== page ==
UAC Turn Off Setting

The UAC turn off setting is one way to disable the annoying UAC pop-up. User Account Control (UAC) was one of most disrupting new security services added to Windows Vista. It annoyed people so much, most downgraded to Windows XP as a result of the intrusive new feature. In theory, UAC is a great idea. If malware or some malevolent person attempted to make a change to your computer’s system files, your screen would dim and a pop-up would ask for your permission before proceeding. Problem with the Vista version was is seemed to pop-up every three minutes and, as a result, people just clicked it off without paying attention to the notices, thus rendering it useless.

Windows 7 scaled it down a bit. While it still exists, it is not nearly as intrusive as it was in Vista. In addition, Windows 7 even allows you to scale it back further or turn it off completely. PCTechBytes recommends you leave User Account Controls on and heed the warnings whenever they pop-up. If you did not initiate an action that might have caused UAC to trigger, then do not allow the changes to be made. User Account Control can save your system from being compromised.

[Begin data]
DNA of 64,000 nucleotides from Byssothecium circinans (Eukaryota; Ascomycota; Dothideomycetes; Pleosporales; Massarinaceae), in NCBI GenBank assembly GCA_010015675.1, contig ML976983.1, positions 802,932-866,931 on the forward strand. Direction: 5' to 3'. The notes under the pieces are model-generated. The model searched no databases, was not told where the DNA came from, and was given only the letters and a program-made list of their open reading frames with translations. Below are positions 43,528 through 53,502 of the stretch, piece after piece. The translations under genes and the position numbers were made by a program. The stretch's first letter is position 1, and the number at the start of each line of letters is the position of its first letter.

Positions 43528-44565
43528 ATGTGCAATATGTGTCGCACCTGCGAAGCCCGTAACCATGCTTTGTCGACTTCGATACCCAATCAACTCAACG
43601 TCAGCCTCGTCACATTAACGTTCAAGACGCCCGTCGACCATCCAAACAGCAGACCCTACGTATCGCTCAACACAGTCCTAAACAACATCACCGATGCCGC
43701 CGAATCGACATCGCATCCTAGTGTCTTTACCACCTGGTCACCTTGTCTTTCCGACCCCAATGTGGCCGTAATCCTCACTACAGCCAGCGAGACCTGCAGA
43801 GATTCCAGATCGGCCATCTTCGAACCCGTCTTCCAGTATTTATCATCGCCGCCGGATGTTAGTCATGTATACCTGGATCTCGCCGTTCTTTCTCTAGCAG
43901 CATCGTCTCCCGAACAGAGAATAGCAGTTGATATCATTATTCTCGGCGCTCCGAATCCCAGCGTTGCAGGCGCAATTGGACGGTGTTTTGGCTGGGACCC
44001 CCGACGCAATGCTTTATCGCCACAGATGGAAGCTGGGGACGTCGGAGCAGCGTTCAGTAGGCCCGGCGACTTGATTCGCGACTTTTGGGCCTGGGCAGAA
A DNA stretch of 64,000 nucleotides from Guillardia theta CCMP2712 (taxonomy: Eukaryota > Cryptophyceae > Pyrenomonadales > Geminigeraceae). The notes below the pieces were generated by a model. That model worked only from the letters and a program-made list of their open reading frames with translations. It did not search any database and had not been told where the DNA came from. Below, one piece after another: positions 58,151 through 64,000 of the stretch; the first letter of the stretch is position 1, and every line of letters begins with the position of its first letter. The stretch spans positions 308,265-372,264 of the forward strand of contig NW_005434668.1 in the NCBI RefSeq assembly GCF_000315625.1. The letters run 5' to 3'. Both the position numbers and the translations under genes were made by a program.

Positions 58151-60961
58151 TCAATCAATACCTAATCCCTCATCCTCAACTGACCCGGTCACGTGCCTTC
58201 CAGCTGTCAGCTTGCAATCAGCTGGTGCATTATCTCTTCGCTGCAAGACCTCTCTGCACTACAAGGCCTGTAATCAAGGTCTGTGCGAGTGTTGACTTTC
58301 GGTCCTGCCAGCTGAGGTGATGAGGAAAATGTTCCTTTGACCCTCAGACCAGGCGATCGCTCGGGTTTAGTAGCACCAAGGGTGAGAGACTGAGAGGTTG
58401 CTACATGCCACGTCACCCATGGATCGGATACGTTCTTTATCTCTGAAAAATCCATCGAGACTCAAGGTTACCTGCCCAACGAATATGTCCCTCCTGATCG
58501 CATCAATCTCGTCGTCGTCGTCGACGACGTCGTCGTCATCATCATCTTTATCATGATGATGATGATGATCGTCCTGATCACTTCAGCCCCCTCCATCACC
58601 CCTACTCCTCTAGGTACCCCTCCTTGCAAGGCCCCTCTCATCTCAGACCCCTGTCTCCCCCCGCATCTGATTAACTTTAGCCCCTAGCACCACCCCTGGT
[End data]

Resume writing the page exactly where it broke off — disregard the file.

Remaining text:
But there are those who still dislike it, and for those who like to live life on the edge, we have provided a UAC turn off method in Windows 7 below.

UAC Turn Off or Adjust Instructions

To begin, login as administrator and go to the Control Panel, and then click on the User Accounts link at the top.

Turn Off UAC In Windows 7

Next, click the Change User Account Control settings at the bottom.

UAC turn off

You will then see a slider control with the various levels of security. The top is the most strict, while the bottom option essentially turns UAC off.

Learn How To Change Or Turn Off UAC In Windows 7

UAC Turn Off or Adjustments Explained

Always Notify Me – Similar to the old Vista method of nagging you all of the time.

Default – Notify me only when programs try to make changes to my computer: Dims the screen and prompts you only when programs make changes to the system. Not very intrusive.

Notify me only when programs try to make changes to my computer (do not dim my desktop): Similar to the default setting, but your screen will not go black. There’s no need to use this setting. In fact, doing so allows a malicious program to interfere with the UAC process because it can see the screen and the prompt.

Never Notify me: This last level essentially turns off UAC. You can use it if you dare, but it is not recommended.

Watch the video below for a demonstration on UAC turn off setting in Windows 7:

If you have any other questions or comments about UAC please let us know.